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What kinds of business problems can machine learning handle?

By Mohan Giridharadas | Last updated: October 29, 2018

At LeanTaaS, our focus is to use predictive analytics, optimization algorithms, machine learning and simulation methods to unlock the capacity of scarce assets in a health system – a challenging problem due to the high variability inherent in health care.

The solution must be able to generate recommendations that are specific enough in order for the front line to make hundreds of tangible decisions each day. The staff must have the confidence that the machine arrived at those recommendations having processed vast amounts of data in addition to having learned from all of the changes in the patient volume, mix, treatments, capacity, staffing, equipment, etc., that will inevitably occur over time.

Consider a solution that provides intelligent guidance to schedulers on the right time slot in which a specific appointment should be scheduled. Machine learning algorithms can compare the patterns for the appointments that were actually booked versus the recommended pattern of appointments. Discrepancies can be analyzed automatically and at scale to classify the “misses” as either unique events, scheduler errors or an indicator that the optimized templates are drifting out of alignment and therefore warrant a refresh.

As another example, there are dozens of reasons why patients may arrive early, on time or late to their scheduled appointments. By mining the pattern of arrival times, algorithms can continuously “learn” the degree of punctuality (or lack of) based on the time of the day and the specific weekday. These can be incorporated into making specific tweaks on the optimal appointment template so that they are resilient to the inevitable shocks and delays that occur in any real-world system involving patient appointments.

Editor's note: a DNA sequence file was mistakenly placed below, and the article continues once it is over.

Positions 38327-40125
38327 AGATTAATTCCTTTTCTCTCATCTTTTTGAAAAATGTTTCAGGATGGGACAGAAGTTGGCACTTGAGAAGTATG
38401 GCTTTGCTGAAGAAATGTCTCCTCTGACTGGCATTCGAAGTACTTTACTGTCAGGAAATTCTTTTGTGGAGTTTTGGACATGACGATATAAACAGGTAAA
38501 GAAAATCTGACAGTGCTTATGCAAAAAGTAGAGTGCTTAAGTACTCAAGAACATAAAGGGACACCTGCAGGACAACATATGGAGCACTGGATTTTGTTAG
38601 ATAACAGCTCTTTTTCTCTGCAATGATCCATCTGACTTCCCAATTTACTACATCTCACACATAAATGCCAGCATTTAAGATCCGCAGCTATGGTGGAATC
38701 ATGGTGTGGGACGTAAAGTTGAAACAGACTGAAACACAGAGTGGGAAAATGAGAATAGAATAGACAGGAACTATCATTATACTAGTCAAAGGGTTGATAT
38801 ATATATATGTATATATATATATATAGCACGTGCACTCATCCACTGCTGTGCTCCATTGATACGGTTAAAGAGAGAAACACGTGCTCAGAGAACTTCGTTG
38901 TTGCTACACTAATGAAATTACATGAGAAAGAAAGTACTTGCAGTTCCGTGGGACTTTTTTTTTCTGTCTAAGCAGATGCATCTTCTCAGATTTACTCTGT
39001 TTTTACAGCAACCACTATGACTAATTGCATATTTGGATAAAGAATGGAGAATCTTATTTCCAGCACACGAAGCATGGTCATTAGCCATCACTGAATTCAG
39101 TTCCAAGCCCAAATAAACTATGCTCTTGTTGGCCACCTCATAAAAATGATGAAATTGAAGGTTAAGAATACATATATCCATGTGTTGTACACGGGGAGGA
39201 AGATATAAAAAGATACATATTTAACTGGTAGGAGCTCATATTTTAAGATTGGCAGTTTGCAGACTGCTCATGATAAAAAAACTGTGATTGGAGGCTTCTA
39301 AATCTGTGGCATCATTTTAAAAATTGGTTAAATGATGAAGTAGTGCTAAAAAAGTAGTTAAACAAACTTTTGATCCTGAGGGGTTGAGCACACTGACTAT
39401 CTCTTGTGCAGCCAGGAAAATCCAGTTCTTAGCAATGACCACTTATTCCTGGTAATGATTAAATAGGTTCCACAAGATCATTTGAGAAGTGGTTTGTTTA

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Written by Mohan Giridharadas | Founder and CEO at LeanTaaS

Profile Picture of Mohan Giridharadas

Widely recognized as an expert in lean principles, Mohan Giridharadas spent 18 years at McKinsey & Company (including six years as senior partner/director), where he co-created the lean service operations practice, ran the North American lean manufacturing and service operations practices and the Asia-Pacific operations practice.

He has helped numerous Fortune 500 companies drive operational efficiency with lean practices. As the founder and CEO of LeanTaaS, Mohan has worked closely with dozens of leading healthcare institutions including Stanford Health Care, UCHealth, UCSF, New-York Presbyterian and more. Mohan holds a B.Tech from IIT Bombay, a master's degree in computer science from Georgia Institute of Technology, and an MBA from Stanford Graduate School of Business.

He is on the Faculty of Continuing Education at Stanford University and UC Berkeley Haas School of Business. Mohan has been named by Becker's Hospital Review as one of the top entrepreneurs innovating in healthcare.

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